More and more when I look in the mirror I see my grandmother’s face. I don’t see the thin, sharp features of mean grandma, but I see overweight Grammie’s flabby neck and jowls, her round, full cheeks and her shelf-like bosom. These physical characteristics, combined her hypochondriac, narcissistic, laziness that planted her on the couch in front of the satellite television for hours each day, made her a favorite with small children, if not the adults in her life.
The hours she spent cuddling grandkids under a blanket on the couch, or rocking with a toddler in the oversized wooden rocking chair, were a quiet haven for children whose parents were so busy surviving they didn’t have even minutes to spend on those sorts of non-activities, much less long hours to idle away in front of Sesame Street and Reading Rainbow. The sodas, chips and Twinkies Grammie stocked on her shelves were as foreign as Thai cuisine to a girl whose mother grocery shopped on a strict budget at the beginning of each month and then had no money left over to supplement meals with as the shelves were emptied.
I was a teenager before I realized that none of this was normal behavior; that Grammie’s pills were not like mean Grandma’s arthritis medication; before I knew that mental illness ran in the family. Then my new normal became visiting my uncle, barely ten years older than me, in the state mental hospital each Saturday as he tutored me into passing my high school algebra class. Slowly, while dealing with this new mental health emergency, adults forgot to guard their words.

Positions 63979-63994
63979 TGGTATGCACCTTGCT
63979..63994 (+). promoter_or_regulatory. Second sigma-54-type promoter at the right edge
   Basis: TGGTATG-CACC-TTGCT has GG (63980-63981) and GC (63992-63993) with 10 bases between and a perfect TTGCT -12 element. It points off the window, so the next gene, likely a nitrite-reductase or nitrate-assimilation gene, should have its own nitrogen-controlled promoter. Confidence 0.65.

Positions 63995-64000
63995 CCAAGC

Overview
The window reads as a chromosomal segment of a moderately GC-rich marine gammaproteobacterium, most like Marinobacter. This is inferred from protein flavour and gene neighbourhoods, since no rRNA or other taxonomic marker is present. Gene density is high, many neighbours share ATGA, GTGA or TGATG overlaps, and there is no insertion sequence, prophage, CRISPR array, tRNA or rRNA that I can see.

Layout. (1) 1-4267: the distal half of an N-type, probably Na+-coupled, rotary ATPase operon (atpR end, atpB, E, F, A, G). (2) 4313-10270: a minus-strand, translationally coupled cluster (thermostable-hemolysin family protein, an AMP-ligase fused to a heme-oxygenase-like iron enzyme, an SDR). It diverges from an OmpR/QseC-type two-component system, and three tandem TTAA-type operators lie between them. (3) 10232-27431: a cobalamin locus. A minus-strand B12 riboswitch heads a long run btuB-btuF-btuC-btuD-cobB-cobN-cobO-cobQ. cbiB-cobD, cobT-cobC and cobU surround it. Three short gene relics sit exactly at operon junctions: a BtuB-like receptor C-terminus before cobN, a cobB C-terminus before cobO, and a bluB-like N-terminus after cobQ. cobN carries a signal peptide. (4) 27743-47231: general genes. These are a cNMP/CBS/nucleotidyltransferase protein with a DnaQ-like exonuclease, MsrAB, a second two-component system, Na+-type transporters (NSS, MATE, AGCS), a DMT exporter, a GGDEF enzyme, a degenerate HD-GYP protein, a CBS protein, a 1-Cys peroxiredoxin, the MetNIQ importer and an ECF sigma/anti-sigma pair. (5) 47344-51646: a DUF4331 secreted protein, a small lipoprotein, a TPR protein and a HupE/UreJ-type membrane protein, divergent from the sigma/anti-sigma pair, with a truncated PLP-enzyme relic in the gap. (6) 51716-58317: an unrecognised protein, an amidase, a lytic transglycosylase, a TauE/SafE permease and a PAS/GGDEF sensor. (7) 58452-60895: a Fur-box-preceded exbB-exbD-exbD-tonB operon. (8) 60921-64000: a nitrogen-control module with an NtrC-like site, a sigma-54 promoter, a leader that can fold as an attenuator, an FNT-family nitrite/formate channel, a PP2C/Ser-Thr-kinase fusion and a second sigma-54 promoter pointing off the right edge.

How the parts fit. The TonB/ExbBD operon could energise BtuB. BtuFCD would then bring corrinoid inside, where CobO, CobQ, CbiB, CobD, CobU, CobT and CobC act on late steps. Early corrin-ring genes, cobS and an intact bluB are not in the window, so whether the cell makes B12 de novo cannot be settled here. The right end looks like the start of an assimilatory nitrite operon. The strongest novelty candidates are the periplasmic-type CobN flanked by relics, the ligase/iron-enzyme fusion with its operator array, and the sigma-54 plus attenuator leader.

All those times that us little kids were locked in the TV room at Grandma and Grandpa’s with the volume turned up loud were because our grandparents were beating on each other and throwing dishes in the kitchen, while our mothers intervened. Grandpa’s new found religion and complete intolerance to sin happened after he was forced to marry Grandma, already pregnant with my mom. They never forgave my mother for that inconvenience, no matter how sermons they heard preached about love and forgiveness, but Grandpa’s own “sin” was caused by Grandma’s influence and atoned for with the thousands and thousands of dollars sent to the evangelists on the television. We learned that Grammie could only love one of five children at a time, and that she rarely liked any of them, especially if they showed their frustration or lack of sympathy. If she was speaking to one, the others were out, but if you were on her good side, then the charity flowed. New washing machines, furniture, stylish clothes and the best school supplies were the rewards for going along and, as teenagers, we learned to work the system. We were not yet jaded by the inconsistencies or as worn out by the numerous interventions as our parents.
When I look in the mirror and see my grammie’s face, I fight hard to remember RC Cola and Twinkies, snuggled on the couch, not the medicine bottles and hurled plates and insults.